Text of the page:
« Who you gonna believe, me or your own eyes? Part II | Main | Margaret Farley lecturing at Yale on February 23, 28, & March 1 »



Feed You can follow this conversation by subscribing to the comment feed for this post.


Damn! You lifted the entire argument from Martin Luther.

Clark West

Thanks, Michael. I missed that. And of course, Steve has been a tremendous help to me in learning to distinguish between theological and legal reasoning on these matters. What may be obvious as a theological matter is by no means how the law will see it. In this case, keeping these separate seems crucial, as intra-catholic debates over the legitimacy of the mandate (formal vs. material co-operation with evil etc.) may not matter at all to the courts if called upon to decide if there has been an infringement. That's why I'm curious as to whether the bishops can legitimately claim to speak legally for these other entities.

By the way, I sometimes joke that since the Law School here at Cornell is just a quadrangle away from the Religious Life offices, keeping these thought worlds separate in my mind is no easy feat! They mingle in the space between us!

Michael Perry

Thanks very much, Clark.

But let me hasten to clarify: The author of the piece is not I, but Gary Gutting, professor of philosophy at Notre Dame.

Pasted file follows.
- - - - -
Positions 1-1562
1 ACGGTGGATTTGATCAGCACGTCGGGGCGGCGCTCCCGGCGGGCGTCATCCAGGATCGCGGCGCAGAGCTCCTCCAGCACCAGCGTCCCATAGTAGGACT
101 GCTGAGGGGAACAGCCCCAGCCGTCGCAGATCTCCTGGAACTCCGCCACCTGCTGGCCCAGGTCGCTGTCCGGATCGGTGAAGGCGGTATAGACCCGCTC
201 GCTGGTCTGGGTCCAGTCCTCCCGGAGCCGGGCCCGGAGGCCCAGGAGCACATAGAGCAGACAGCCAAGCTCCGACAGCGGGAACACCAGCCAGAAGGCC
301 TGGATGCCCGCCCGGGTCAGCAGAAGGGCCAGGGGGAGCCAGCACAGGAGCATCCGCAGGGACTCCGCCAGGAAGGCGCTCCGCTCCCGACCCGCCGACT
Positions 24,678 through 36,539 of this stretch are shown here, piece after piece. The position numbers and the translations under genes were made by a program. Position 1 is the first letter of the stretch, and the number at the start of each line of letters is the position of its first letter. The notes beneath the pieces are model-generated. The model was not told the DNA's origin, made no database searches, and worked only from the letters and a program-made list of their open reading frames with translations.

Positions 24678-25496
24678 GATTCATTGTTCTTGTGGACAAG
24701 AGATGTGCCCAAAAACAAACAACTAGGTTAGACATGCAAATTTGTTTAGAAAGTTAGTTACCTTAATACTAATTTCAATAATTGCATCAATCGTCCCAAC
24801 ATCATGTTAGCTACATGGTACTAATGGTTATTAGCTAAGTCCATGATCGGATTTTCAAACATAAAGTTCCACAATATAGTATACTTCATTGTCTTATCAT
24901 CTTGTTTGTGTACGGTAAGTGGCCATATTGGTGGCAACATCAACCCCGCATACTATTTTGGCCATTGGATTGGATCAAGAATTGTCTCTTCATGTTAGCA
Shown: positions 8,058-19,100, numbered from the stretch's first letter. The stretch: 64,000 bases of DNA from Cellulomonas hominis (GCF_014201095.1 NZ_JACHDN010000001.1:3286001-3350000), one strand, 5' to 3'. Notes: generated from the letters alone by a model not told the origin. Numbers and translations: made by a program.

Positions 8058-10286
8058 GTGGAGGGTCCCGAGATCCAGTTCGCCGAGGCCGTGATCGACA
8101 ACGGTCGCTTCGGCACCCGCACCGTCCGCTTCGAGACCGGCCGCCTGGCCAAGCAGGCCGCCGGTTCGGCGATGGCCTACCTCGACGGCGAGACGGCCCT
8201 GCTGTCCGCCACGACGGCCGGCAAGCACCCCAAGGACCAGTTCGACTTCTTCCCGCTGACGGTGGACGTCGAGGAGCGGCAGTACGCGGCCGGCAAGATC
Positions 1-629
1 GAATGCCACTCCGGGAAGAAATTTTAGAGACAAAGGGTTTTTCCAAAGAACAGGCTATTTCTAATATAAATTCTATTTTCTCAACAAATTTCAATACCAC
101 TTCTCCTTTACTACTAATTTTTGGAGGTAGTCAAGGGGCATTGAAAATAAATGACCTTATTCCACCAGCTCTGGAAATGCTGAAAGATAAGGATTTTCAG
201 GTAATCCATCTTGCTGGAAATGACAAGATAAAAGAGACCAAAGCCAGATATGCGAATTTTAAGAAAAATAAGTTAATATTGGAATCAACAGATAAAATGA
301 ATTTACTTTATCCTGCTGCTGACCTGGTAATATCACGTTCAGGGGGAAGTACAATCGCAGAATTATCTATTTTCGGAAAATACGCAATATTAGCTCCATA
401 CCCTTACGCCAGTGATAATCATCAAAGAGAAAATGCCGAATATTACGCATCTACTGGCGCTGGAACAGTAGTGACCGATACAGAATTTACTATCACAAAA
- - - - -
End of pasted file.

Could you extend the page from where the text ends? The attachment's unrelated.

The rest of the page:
The "go to" person on the relevant First Amendment issues is your Cornell colleague/friend--and our fellow RLL blogger--Steve Shiffrin.


Clark West

Michael, I think this is a marvelous post, one with which, as a theologian I entirely agree. I serve in a hierarchical church, one with bishops, etc. and I know first hand the truth of what you say and the danger of clerical overreach on these matters.

And yet, I wonder if the legal system in the U.S. will agree. The deference shown in property disputes by the Supreme Court to hierarchical churches and their canon law, which do give the bishops significant authority whether the people like it or not, is a concern.
Even after Jones v. Wolf and the articulation of neutral principles as opposed to always deferring to hierarchies, do the bishops still have legal authority in this arena, to which the Court would defer? I suspect they do in their parishes, but I'm not aware of to what extent they have control over entities like Catholic hospitals and Catholic Charities. Can they speak for these institutions and have a canonical, legal authority that the U.S. Court system will defer to?
In other words, if the bishops say that the HHS mandate violates the religious freedom of Catholic Charities, even if Fr. Snyder, CC's director states otherwise (I know there has been some confusion regarding his stand on this), are they canonically, legally authorized to speak for Catholic Charities on this? If not, how can the bishops make a freedom of religion claim on behalf of entities over which they may not have any direct control? Is it posturing, or real legal (because canonical) authority?

In any case, I am deeply grateful for your articulation of the sources of authority in the church, about which, regardless of how the legal cases may turn out, I entirely agree.

The comments to this entry are closed.